1. re: fourunder

                          Did you season it first? I don't season until after.
                          Since it is is a "London Broil" maybe all is best to broil as everyone does.
                          But, I have found this pan roasting method to work for me and it is always more tender than broiling. (Maybe I don't broil well?)
                          Maybe it depends on the amount of liquid in meat to begin with? I usually get a medium rare with about a tablespoon of juice or so. (and, you're right. It makes a great sauce - many kinds - but I usually have to add some Johnny's Au Jus concentrate after I remove the meat)
                          When I flip it, the top sides are "steamy gray" but middle is visibly pink.
                          What kind of pan are you using? Some shapes hold heat differently.
                          Maybe it just works for me?
                          Thanks for reporting.

                        2. re: kc girl

                          KC - I'm confused as to what the purpose of the cover is. It's not like you're braising the meat. Maybe I'm just missing something, but I don't see what covering does. If it works for you, more power to you.

                          1. re: jhopp217

                            Keeping the lid on tight makes it like an oven.

                            There should not be braising as that is cooking in liquid.

                            If you want, you can retain the liquid from the first when you open the lid to flip the meat after five minutes, heat up the pan without the meat for a minute on high, put in the meat on the second side, and cover tightly. Sometimes there is more liquid in the pan than I want on the second side sear so thats what I do. Then return the juices to make gravy. Anyway, no braising in this method.

                            After the high heat cooks and browns, keeping it covered off any heat for five minutes keeps it cooking, but very slowly. It's kind of like pan roasting, but you don't put it in the oven after searing. You need a heavy bottom pan so that it stays hot. Aluminum pans won't work this way.

                            See experts on pan roasting here http://www.honestcuisine.com/archives...

                            And consider the tight lid make a small oven stovetop.

                            A good pan with a tight lid that is appropriate size for piece of meat will keep the meat hot enough to cook through without putting it in the oven after the high heat first few minutes.

                            Works for me every time.

                          2. re: kc girl

                            KC- wanted to let you know I just tried your method and it worked beautifully! I have never been able to cook a london broil that didn't turn out like shoe leather. Thank you, thank you, thank you!

                          3. My favorite London Broil recipe is 1/2 bottle of Teriyaki Sauce, 1/2 bottle/can of stout like Guiness or Samuel Smith Oatmeal Stout and 1/2 cup of chopped onion. Marinate steak for several hours and then rinse/pat off the remaining marinade off steak overwise the outside gets burned and inside is underdone.

                            1. I marinate the thin slices of London Broil in a mixture of soy sauce, baking soda, sugar, cornstarch and oil for 2 hours. Then stir fry ginger and green onion, before adding a quick cooked broccoli and the meat with seasoning sauce. It is a tough meat but marinating and quick stir frying makes it very tender.

                              1. I am responding to your OP, but will also comment on some of the other posts. This is something that drives me crazy with people I know personally when it comes to London Broil. London Broil is a method, not a cut of meat, regardless of what that little sticker the butcher puts on it says. Usually it's flank, shoulder or round. The best way to get nice juicy steaks is to marinate them for at least 3 hours in the refrigerator. I like to throw the meat in a plastic bag and pour the marinade in it, and massage it about once every half hour (do not score the meat). There is no reason to bring the meat to room temperature. While grilling is one way to cook it, the best way is to broil it...thus the name. If grilling, only leave on high heat for 2-3 minutes per side, and then let sit on a cooler part of the grill for about 5-6 more minutes. Flipping once. Total cooking time should be between 10-12 minutes. Let sit for at least 10 minutes before cutting. The most important thing about this dish is how you cut it. It must be across the grain into nice thin strips.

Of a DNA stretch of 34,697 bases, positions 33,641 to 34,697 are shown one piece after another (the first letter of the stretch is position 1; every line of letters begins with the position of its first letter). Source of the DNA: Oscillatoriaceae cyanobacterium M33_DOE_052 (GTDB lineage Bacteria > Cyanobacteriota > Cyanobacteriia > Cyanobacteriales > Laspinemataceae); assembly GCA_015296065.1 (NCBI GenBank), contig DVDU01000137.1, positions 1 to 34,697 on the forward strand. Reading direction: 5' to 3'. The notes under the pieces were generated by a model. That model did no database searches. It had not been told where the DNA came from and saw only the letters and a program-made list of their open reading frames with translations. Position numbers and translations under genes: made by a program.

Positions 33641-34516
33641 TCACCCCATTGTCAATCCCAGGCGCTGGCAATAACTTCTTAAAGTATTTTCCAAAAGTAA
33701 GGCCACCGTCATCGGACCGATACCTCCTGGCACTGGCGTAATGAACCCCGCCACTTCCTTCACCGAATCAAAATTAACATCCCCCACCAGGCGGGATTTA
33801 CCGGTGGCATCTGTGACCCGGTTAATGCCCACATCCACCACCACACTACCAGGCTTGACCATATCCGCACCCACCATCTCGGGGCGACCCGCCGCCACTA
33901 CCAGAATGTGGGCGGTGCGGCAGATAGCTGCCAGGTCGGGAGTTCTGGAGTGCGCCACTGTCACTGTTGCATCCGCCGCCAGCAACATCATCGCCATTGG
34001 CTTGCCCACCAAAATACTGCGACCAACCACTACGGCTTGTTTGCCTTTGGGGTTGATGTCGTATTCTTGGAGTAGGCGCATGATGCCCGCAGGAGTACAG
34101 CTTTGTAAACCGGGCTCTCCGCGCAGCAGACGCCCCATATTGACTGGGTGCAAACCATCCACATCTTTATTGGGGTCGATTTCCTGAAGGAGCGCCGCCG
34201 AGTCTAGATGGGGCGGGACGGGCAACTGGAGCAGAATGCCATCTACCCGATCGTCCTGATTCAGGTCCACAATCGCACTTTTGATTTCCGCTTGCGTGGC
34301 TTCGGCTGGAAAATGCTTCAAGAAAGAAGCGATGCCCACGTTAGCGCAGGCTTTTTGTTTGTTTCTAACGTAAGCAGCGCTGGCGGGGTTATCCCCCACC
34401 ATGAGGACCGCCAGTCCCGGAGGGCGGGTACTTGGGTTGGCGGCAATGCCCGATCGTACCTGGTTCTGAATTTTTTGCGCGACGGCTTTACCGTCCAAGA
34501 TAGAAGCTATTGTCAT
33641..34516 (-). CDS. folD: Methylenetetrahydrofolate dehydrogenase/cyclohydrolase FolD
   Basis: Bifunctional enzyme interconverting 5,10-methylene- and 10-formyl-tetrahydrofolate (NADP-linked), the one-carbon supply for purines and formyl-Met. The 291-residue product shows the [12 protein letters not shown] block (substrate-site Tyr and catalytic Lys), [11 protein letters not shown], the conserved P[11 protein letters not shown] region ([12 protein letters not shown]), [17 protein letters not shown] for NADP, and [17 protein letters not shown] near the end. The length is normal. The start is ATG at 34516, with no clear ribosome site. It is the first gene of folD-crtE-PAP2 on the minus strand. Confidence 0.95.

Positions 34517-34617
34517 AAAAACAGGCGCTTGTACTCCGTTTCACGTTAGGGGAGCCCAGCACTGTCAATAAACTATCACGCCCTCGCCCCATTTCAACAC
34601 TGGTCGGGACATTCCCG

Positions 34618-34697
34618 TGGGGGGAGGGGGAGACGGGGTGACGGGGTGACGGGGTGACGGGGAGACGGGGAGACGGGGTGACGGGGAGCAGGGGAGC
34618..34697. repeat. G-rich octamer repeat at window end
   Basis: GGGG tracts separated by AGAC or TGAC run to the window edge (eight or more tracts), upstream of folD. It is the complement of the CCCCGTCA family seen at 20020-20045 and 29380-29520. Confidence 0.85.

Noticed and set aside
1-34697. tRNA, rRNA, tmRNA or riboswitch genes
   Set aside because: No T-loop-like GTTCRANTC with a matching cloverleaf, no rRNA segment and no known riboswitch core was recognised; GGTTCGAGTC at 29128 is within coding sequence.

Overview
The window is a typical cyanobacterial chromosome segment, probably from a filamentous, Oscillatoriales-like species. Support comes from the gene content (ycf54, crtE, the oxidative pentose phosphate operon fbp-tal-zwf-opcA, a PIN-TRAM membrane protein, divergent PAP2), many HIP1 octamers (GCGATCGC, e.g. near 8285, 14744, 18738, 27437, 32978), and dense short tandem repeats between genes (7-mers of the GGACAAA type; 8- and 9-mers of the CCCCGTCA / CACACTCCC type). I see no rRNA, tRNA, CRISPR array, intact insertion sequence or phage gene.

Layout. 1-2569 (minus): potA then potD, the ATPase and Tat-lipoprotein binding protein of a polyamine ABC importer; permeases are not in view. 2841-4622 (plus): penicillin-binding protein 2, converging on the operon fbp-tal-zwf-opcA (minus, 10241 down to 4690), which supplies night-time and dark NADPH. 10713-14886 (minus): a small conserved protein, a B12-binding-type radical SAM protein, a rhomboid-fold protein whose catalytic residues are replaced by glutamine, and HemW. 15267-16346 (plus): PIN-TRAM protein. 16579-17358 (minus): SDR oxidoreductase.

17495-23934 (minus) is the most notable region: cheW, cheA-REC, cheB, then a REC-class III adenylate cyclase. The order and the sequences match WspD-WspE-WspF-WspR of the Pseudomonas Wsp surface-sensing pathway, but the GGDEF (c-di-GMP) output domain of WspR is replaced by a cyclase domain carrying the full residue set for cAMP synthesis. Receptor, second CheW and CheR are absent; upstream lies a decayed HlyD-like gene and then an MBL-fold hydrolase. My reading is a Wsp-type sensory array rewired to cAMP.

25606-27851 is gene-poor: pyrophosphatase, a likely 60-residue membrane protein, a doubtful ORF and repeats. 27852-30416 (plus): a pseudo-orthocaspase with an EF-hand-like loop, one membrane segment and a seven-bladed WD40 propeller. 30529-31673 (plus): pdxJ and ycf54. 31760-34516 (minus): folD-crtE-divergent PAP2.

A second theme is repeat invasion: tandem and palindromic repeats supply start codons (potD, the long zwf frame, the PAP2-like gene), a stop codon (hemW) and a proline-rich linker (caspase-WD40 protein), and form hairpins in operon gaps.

I have had very good and very bad london broil. If you overcook it, it's no longer london broil, as it's supposed to be served medium rare.. If you don't marinate it, it will be dry. If you cut it the wrong way, it will be very difficult to eat. I also have a friend who barbecues all the time and he never let's meat sit. With LB, this is especially necessary.

                                The only thing I can suggest to you is to use a liquid marinade next time and let it sit in the firdge for at least 2 hours.

                                1 Reply
                                1. re: jhopp217

                                  I disagree a bit about the cut. When I moved to Seattle, I was told the same thing by the butcher, that it is a method not a cut. But where I grew up in NJ, if you request a london broil, any butcher would give you an oyster cut top round, without question. Not being a butcher, I don't know the technicality of all this, but I think the tradition part is regional. But yes, always marinate!

                                2. To those who may not know what "oyster cut" for London Broil is,

                                  Not very many supermarkets sell Oyster Cut for London Broil (packaging label actually will say "Oyster Cut") and you might understand from the above link as to why, and so it does cost more per pound than all the other cuts for London Broil. In my area, the only supermarket that used to consistently sell it was Foodtown but they closed in my town some years ago.